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Honda is testing technology to alert drivers before they hit pedestrians

Honda wants your car to sense pedestrians’ smartphones.


Mike Wehner


Warning: This story contains a video that plays automatically.

As cars get smarter, they also get better at avoiding collisions with each other. But what happens when a pedestrian finds himself staring at an approaching bumper? Honda is on the case.

The company has built a working prototype of an app-driven system that can prevent a cruising car from crushing an innocent bystander. 

The concept, which Honda has been developing for several years, uses a pedestrian’s smartphone to send out a short-range radio signal that works with the test vehicle’s computerized safety systems. When the computer predicts that the car is about to hit a pedestrian, the vehicle alerts the driver with a message. The car will even automatically apply the brakes if the driver doesn’t respond in time.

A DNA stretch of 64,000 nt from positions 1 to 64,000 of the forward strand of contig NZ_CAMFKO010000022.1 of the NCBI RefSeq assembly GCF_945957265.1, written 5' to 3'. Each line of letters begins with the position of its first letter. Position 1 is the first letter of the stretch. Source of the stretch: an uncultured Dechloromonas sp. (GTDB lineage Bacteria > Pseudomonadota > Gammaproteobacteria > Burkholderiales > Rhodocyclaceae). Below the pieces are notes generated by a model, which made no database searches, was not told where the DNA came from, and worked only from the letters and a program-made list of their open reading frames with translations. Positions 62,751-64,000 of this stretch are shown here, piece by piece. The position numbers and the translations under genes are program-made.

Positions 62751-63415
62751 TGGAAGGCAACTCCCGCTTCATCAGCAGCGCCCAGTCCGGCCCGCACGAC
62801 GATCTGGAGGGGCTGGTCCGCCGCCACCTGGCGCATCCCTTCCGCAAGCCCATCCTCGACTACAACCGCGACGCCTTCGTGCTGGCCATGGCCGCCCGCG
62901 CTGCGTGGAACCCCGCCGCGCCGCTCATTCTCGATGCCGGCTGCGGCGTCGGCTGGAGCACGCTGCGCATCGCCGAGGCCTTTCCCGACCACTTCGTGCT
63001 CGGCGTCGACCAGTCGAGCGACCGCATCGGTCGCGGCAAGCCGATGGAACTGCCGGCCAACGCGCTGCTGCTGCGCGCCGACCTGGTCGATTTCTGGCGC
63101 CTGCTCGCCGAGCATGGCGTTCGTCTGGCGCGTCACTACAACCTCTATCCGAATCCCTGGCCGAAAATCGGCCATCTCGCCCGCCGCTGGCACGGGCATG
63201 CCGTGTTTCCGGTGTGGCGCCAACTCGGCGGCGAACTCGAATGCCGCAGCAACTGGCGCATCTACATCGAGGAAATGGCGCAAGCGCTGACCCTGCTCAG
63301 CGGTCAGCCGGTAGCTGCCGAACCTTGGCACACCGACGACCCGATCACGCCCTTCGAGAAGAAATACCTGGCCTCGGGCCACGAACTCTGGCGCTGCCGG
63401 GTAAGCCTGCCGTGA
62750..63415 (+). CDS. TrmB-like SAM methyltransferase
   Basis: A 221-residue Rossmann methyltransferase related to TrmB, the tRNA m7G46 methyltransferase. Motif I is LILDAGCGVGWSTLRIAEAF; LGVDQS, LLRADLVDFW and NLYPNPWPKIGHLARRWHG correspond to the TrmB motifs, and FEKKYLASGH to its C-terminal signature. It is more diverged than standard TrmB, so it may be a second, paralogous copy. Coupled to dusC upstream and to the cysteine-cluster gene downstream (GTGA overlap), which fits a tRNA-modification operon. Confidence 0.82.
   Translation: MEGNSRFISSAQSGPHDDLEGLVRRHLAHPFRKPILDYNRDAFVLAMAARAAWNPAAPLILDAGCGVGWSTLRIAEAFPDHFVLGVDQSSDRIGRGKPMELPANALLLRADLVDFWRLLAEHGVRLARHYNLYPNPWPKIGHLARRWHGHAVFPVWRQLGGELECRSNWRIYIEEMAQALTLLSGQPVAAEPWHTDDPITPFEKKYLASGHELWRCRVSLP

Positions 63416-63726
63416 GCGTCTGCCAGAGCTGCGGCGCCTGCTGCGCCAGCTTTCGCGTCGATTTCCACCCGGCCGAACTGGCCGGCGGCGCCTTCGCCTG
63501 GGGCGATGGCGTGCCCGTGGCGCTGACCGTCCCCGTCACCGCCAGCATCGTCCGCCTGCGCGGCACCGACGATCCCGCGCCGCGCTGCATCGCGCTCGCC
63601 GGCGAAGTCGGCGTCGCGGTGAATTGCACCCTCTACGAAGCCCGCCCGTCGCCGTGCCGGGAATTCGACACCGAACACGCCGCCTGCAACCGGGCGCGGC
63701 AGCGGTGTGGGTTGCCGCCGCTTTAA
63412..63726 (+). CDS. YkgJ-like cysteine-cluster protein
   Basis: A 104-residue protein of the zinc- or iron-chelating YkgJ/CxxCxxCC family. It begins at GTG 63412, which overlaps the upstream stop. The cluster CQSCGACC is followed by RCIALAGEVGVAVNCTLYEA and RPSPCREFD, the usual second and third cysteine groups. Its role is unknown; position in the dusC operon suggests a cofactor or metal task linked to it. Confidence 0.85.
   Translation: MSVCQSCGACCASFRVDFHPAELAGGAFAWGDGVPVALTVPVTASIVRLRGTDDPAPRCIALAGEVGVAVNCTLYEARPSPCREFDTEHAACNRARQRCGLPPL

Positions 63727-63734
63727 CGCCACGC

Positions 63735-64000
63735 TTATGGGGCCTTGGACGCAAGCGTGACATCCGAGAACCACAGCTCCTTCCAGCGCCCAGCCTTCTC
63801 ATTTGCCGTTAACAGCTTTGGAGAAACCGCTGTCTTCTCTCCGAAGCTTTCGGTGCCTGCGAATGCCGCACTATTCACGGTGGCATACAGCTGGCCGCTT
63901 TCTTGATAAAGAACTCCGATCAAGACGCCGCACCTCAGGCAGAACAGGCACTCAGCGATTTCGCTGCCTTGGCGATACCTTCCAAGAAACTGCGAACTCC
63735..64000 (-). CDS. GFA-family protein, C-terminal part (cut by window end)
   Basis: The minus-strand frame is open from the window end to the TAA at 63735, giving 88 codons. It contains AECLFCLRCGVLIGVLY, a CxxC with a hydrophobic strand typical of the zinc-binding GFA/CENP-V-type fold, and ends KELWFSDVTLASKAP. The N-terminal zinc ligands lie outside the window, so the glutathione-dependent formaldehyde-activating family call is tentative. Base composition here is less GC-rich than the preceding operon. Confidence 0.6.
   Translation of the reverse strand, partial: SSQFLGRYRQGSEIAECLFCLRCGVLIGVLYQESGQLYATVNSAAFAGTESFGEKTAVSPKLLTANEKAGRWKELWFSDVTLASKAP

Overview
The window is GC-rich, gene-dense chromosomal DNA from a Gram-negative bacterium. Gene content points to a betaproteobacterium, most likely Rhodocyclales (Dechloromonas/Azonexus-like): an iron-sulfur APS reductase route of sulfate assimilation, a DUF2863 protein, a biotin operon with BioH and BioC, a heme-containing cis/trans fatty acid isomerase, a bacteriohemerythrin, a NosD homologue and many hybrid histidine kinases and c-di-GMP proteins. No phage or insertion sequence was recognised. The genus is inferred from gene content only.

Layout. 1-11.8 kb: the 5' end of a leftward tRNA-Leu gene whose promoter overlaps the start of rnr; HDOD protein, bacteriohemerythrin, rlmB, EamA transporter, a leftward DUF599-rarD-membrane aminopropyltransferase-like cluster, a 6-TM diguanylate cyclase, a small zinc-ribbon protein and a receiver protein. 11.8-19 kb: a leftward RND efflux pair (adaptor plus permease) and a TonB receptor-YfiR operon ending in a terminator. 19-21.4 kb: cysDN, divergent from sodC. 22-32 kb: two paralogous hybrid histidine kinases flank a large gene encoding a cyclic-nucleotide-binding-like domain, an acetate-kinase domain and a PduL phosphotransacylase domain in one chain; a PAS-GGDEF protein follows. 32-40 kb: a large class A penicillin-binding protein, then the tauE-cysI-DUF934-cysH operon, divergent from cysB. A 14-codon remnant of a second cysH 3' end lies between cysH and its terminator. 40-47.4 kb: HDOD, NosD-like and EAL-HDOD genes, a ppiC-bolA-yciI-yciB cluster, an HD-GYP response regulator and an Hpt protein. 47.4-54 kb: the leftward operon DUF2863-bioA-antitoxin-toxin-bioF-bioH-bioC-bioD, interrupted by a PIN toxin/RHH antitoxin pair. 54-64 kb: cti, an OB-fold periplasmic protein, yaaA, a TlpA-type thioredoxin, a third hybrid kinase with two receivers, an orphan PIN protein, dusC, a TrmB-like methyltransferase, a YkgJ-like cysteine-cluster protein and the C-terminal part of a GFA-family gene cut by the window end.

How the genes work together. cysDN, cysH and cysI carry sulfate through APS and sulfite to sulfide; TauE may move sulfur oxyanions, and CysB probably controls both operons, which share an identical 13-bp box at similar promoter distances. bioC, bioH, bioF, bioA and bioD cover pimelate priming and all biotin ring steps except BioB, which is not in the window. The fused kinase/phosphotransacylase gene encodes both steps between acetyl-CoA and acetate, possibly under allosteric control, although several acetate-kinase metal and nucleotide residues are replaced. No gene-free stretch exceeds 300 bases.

As for the poor pedestrian, they will also get a notification that a potential collision is imminent, though the chances that they would be able to check their device and react in time are probably pretty slim. 

It’s unclear at this point when Honda expects to bring this technology to market, but PC World is reporting that the system could be standardized by the end of 2015. 

H/T PC World | Photo via Nurpax/Flickr (CC BY SA 2.0)

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